Distribution of jobholder and employer characteristics

Selected payroll jobs and wages distributions to aid in the interpretation of estimates

Released
25/05/2021

The Weekly Payroll Jobs and Wages in Australia estimates are derived from data collected via the Single Touch Payroll (STP) system, which facilitates employers reporting jobholder payroll information to the Australian Taxation Office. As such, these data are not designed to capture the entirety of the Australian labour market. 

To aid the interpretability of estimates produced from STP data, this article presents selected distributions of jobholder and employer characteristics by payroll jobs and total wages paid.

More information on the scope and coverage of STP data (including other data sources used to compile Weekly Payroll Jobs and Wages in Australia) are described in How data are collected

Jobholder characteristics

State and territory

The state and territory of payroll jobs and wages are determined from the residential address of the jobholder.  The distribution of state and territory payroll jobs and total wages paid remains very similar on both the week ending 14 March 2020 and a year later (week ending 13 March 2021).

Wages paid can vary at certain times of the year in some industries, hence their distribution can be affected by the reference date selected. Mid-March includes seasonal bonuses in some industries (e.g. Mining) which can affect the distribution of wages paid across states and territories where those industries are more dominant (e.g. Western Australia).

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Sex

The distribution of payroll jobs and wages between males and females, while similar in mid-March 2020 and 2021, will have varied slightly across the year as differing pandemic impacts were seen. For example, payroll jobs held by females fell faster than those held by males in the early weeks of the pandemic, increasing the male share of total payroll jobs.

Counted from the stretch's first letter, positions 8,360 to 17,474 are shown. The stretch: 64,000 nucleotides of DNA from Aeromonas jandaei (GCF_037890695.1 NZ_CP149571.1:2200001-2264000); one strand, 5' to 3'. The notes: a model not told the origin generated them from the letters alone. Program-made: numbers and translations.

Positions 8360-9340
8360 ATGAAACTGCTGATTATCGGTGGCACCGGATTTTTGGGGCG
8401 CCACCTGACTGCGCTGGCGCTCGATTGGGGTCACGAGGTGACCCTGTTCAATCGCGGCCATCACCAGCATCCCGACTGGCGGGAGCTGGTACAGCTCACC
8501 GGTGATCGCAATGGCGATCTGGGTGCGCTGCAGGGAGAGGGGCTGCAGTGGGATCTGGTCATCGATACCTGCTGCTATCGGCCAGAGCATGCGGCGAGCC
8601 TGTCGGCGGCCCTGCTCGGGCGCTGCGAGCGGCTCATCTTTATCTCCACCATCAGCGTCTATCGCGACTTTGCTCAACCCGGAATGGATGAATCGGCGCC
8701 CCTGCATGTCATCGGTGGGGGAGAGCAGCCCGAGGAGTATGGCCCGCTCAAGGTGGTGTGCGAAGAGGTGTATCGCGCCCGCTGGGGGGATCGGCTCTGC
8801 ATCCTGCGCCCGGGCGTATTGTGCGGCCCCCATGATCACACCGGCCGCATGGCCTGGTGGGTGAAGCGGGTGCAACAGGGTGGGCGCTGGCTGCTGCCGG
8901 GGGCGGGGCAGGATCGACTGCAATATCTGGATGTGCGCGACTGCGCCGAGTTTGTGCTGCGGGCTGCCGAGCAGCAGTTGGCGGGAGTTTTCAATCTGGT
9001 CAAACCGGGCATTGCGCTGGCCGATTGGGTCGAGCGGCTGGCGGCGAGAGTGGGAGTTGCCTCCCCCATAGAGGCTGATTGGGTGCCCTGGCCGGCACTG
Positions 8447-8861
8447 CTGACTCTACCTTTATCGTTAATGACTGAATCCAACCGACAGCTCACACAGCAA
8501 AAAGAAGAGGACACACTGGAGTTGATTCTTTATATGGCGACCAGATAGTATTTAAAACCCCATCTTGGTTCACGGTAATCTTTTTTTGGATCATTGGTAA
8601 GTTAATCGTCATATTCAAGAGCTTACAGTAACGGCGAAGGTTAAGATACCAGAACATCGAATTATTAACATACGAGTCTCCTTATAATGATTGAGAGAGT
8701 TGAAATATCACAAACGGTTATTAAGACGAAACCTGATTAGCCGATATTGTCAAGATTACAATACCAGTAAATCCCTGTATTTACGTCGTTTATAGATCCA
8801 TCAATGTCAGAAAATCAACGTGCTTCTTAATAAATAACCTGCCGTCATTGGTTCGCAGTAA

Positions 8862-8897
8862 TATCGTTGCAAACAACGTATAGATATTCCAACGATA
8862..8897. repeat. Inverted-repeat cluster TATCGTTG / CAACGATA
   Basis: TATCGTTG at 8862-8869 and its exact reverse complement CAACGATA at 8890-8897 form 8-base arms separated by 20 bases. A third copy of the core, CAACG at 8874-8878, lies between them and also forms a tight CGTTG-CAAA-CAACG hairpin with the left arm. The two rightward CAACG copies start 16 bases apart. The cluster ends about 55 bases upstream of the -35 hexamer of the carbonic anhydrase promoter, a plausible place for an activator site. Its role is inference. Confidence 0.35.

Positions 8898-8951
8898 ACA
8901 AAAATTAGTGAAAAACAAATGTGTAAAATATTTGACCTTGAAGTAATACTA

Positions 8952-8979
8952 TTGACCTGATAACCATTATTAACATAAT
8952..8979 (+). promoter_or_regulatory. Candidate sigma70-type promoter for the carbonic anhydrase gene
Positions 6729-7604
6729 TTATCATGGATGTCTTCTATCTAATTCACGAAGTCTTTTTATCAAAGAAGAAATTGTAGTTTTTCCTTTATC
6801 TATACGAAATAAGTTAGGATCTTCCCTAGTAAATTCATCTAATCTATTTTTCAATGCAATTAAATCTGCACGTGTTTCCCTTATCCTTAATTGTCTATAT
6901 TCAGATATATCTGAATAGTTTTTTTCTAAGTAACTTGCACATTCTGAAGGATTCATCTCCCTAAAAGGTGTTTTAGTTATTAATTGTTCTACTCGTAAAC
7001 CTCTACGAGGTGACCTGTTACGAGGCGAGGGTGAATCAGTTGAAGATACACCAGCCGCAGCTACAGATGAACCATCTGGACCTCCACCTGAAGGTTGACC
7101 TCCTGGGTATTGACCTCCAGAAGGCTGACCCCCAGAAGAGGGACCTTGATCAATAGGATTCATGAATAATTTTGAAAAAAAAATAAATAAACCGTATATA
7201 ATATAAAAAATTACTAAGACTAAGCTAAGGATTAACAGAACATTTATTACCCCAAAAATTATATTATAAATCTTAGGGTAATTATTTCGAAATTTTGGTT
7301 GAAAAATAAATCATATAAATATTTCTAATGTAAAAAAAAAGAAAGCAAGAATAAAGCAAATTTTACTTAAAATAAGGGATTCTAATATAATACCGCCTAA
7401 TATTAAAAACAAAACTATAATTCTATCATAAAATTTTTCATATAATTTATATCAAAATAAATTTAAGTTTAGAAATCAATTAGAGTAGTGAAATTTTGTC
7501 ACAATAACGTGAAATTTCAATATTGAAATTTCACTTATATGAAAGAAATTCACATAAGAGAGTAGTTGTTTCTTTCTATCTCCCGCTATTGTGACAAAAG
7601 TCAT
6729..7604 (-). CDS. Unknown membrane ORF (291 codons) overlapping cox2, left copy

STP data do not include information on hours worked or hours paid for, or the employment status of jobholders (i.e. full time or part time). All payroll jobs are counted individually, and a jobholder can hold more than one payroll job.

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Jobholders with unknown sex characteristics are excluded from these proportions. 

Sex by age group

The distribution of payroll jobs held by males and females is also similar across age groups and are presented below for the 13 March 2021.

While a person will only have one age and sex at a point in time, they may hold more than one payroll job (i.e. multiple job holders) and could be represented more than once in these proportions.

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Jobholders with unknown sex and age characteristics are excluded from these proportions. 

Employer characteristics

The industry of a payroll job is derived from the business which employs the jobholder. The industry of a employer is held constant throughout these data, to enable comparison of pre and post-pandemic of employer characteristics.

The distribution of payroll jobs by industry are presented in the graph below. Most industries whose payroll jobs remain below pre-pandemic payroll job levels ,also saw a decrease in their share of total payroll jobs by mid-March 2021. 

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Payroll jobs with unknown industry are excluded from these proportions.

Industry by sex

The proportion of payroll jobs held by males and females varies between industries, as shown in the graph below which presents industries by the descending proportion of males on the week ending 13 March 2021.

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Jobholders with unknown sex and industry are excluded from these proportions.

For more information on unknown characteristics, see the Update of jobholder characteristics section of Methods Review.